McQUILLAN, P.B., TAYLOR, R.J., BERETON, R.N. & CALE, P.G. (1998). Seasonal patterns of activity in geometrid moths (Lepidoptera: Geometridae) from a lowland and a highland eucalypt forest in Tasmania. Australian Journal of Entomology 37: 228-237.
|Anthelidae||Anthela ferruginosa Walker, 1855||41.53434°S||148.17344°E||774m||2005/01/21|
|Anthelidae||Anthela nicothoe (Boisduval, 1832)||41.54047°S||148.17672°E||650m||2005/01/22|
|Arctiidae||Castulo doubledayi Newman, 1857||41.54120°S||148.18041°E||620m||2005/01/22|
|Arctiidae||Damias sicciodes (Hampson, 1914)||41.54142°S||148.18606°E||580m||2005/01/22|
|Arctiidae||Scoliacma adrasta (Turner, 1940)||41.54142°S||148.18606°E||580m||2005/01/22|
|Arctiidae||Thallarcha isophragma (Meyrick, 1886)||41.53434°S||148.17344°E||774m||2005/01/21|
|Geometridae||Acodia pauper Rosenstock, 1885||41.53383°S||148.17433°E||768m||2005/01/21|
|Geometridae||Anzarhoe anthracinata (Guenée, 1857)||41.54142°S||148.18606°E||580m||2005/01/22|
|Geometridae||Archephanes zalosema Turner, 1926||41.53500°S||148.17466°E||749m||2005/01/21|
|Geometridae||Boarmia’ suasaria (Guenée, 1857)||41.53434°S||148.17344°E||774m||2005/01/21|
|Geometridae||Casbia melanops Rosenstock, 1885||41.53500°S||148.17466°E||749m||2005/01/21|
|Geometridae||Chloroclystis filata (Guenée, 1857)||41.53383°S||148.17433°E||768m||2005/01/21|
|Geometridae||Chrysolarentia bichromata (Guenée, 1857)||41.53434°S||148.17344°E||774m||2005/01/21|
|Geometridae||Drymoptila temenitis (Guest, 1887)||41.53434°S||148.17344°E||774m||2005/01/21|
|Geometridae||Eccymatoge morphna Turner, 1922||41.53383°S||148.17433°E||768m||2005/01/21|
|Geometridea||Epyaxa subidaria (Guenée, 1857)||41.54142°S||148.18606°E||580m||2005/01/22|
|Geometridea||Euphronarcha epiphloea (Turner, 1926)||41.54047°S||148.17672°E||650m||2005/01/22|
|Geometridae||Heliomystis electrica Meyrick, 1888||41.53500°S||148.17466°E||749m||2005/01/21|
|Geometridae||Hydriomena crocota (Turner, 1904)||41.53434°S||148.17344°E||774m||2005/01/21|
|Geometridae||Hydriomena severata (Guenée, 1857)||41.54047°S||148.17672°E||650m||2005/01/22|
|Geometridae||Hydriomena’ anaspila Meyrick, 1891||41.53500°S||148.17466°E||749m||2005/01/21|
|Geometridae||Microdes diplodonta Turner, 1904||41.53383°S||148.17433°E||768m||2005/01/21|
|Geometridae||Microdes haemobaphes Turner, 1926||41.53434°S||148.17344°E||774m||2005/01/21|
|Geometridae||Microdes squamulata Guenée, 1857||41.53500°S||148.17466°E||749m||2005/01/21|
|Geometridae||Microdes villosata Guenée, 1857||41.53434°S||148.17344°E||774m||2005/01/21|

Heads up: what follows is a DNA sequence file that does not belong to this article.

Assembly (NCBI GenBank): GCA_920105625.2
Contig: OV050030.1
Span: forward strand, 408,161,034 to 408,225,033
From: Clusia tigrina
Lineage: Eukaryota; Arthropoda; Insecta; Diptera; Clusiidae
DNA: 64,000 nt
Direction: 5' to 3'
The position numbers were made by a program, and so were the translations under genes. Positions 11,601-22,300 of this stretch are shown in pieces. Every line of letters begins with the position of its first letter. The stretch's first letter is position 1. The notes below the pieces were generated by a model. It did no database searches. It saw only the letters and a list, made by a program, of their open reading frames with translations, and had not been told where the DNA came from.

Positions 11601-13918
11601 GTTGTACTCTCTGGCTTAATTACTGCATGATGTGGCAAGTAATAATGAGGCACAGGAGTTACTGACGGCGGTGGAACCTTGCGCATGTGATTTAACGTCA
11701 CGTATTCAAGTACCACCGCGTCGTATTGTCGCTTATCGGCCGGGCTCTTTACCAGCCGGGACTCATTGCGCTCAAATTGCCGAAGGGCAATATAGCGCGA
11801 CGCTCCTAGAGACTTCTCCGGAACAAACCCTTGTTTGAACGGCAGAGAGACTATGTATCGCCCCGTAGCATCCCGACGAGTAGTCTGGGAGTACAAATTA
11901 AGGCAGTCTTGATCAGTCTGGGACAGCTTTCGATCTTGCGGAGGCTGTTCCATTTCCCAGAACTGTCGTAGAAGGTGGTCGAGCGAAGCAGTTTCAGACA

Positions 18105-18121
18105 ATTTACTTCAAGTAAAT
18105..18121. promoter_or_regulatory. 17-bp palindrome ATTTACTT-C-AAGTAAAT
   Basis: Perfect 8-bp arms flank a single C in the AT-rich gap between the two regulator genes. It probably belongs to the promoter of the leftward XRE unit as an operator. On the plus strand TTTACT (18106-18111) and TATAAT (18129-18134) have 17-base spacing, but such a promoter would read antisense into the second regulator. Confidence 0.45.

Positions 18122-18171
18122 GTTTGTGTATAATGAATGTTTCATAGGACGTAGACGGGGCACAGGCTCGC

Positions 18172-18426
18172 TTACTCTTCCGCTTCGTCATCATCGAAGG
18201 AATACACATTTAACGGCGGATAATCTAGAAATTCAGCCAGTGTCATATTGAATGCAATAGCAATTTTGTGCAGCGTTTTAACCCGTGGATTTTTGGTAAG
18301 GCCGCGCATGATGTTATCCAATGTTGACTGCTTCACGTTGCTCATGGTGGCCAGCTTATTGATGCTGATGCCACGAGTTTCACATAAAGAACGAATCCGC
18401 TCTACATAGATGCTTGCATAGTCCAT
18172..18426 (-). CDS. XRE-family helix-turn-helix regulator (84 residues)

|Geometridae||Mnesampela heliochrysa (Lower, 1893)||41.54142°S||148.18606°E||580m||2005/01/22|
|Geometridae||Oenochroma vetustaria (Walker, 1860)||41.54142°S||148.18606°E||580m||2005/01/22|
|Geometridae||Palleopa innotata Walker, 1866||41.53434°S||148.17344°E||774m||2005/01/21|
|Geometridae||Psilosticha mactaria (Guenée, 1857)||41.53434°S||148.17344°E||774m||2005/01/21|
|Gracillariidae||Aristaea periphanes Meyrick, 1907||41.54142°S||148.18606°E||580m||2005/01/22|
|Lasiocampidae||Pararguda nasuta (Lewin, 1805)||41.54120°S||148.18041°E||620m||2005/01/22|
|Noctuidae||Agrotis infusa (Boisduval, 1832)||41.53434°S||148.17344°E||774m||2005/01/21|
|Noctuidae||Artigisa lignicolaria (Walker, 1866)||41.53434°S||148.17344°E||774m||2005/01/21|
|Noctuidae||Cirphis ebriosa (Guenée, 1852)||41.53500°S||148.17466°E||749m||2005/01/21|
|Noctuidae||Dasygaster* epipolia (Turner, 1920)||41.53434°S||148.17344°E||774m||2005/01/21|
|Noctuidae||Neumichtis iorrhoa (Meyrick, 1902)||41.54120°S||148.18041°E||620m||2005/01/22|
|Noctuidae||Persectania ewingii (Westwood, 1839)||41.53434°S||148.17344°E||774m||2005/01/21|
|Noctuidae||Proteuxoa sanguinipuncta (Guenée, 1852)||41.54142°S||148.18606°E||580m||2005/01/22|
|Noctuidae||Rhapsa suscitatalis (Walker, )||41.53434°S||148.17344°E||774m||2005/01/21|
|Notodontidae||Aglaosoma periblepta (Turner, 1922)||41.54142°S||148.18606°E||580m||2005/01/22|
|Notodontidae||Gallaba eugraphes Turner, 1922||41.54120°S||148.18041°E||620m||2005/01/22|
|Oecophoridae||Acanthodela erythrosema (Meyrick, 1886)||41.54120°S||148.18041°E||620m||2005/01/22|
|Oecophoridae||Aeolothapsa malacella (Meyrick, 1885)||41.53383°S||148.17433°E||768m||2005/01/21|
|Oecophoridae||Barea turbatella (Walker, 1864)||41.53434°S||148.17344°E||774m||2005/01/21|
|Oecophoridae||Cosmaresta canephora (Meyrick, 1883)||41.53434°S||148.17344°E||774m||2005/01/21|
|Oecophoridae||Eochrois callianassa (Meyrick, 1883)||41.54047°S||148.17672°E||650m||2005/01/22|
|Oecophoridae||Hoplostega ochroma (Meyrick, 1886)||41.54142°S||148.18606°E||580m||2005/01/22|
|Oecophoridae||Orescoa paurogramma (Meyrick, 1883)||41.53434°S||148.17344°E||774m||2005/01/21|
|Oecophoridae||Oxythecta alternella (Walker, 1864)||41.53434°S||148.17344°E||774m||2005/01/21|
|Pterophoridae||Stenoptilia phaeonephes (Meyrick, 1886)||41.53383°S||148.17433°E||768m||2005/01/21|
|Pyralidae||Hygraula nitens (Butler, 1880)||41.54047°S||148.17672°E||650m||2005/01/22|
|Pyralidae||Scoparia anthracias Meyrick, 1884||41.53434°S||148.17344°E||774m||2005/01/21|
|Roeslerstammiidae||Nematobola orthotricha Meyrick, 1893||41.54047°S||148.17672°E||650m||2005/01/22|
|Roeslerstammiidae||Thereutis chionozyga Meyrick, 1893||41.53383°S||148.17433°E||768m||2005/01/21|
|Tineidae||Monopis ethelella (Newman, 1856)||41.53819°S||148.17944°E||692m||2005/01/21|
|Tortricidae||Capua intractana (Walker, 1869)||41.53434°S||148.17344°E||774m||2005/01/21|
|Tortricidae||Contortula (Turner, 1927)||41.53434°S||148.17344°E||774m||2005/01/21|
|Tortricidae||Cryptoptila immersana (Walker, 1863)||41.54142°S||148.18606°E||580m||2005/01/22|
|Tortricidae||Epiphyas xylodes (Meyrick, 1910)||41.53383°S||148.17433°E||768m||2005/01/21|
|Tortricidae||Ericodesma liquidana (Meyrick, 1881)||41.53819°S||148.17944°E||692m||2005/01/21|
|Tortricidae||Meritastis polygraphana (Walker, 1863)||41.53434°S||148.17344°E||774m||2005/01/21|
|Tortricidae||Ophiodesma (Lower, 1902)||41.53434°S||148.17344°E||774m||2005/01/21|
|Tortricidae||Stereodes (Meyrick, 1910)||41.53434°S||148.17344°E||774m||2005/01/21|
|Yponomeutidae||Zelleria cynetica Meyrick, 1893||41.54120°S||148.18041°E||620m||2005/01/22|
50419-5277 (1, 7, 32, 123)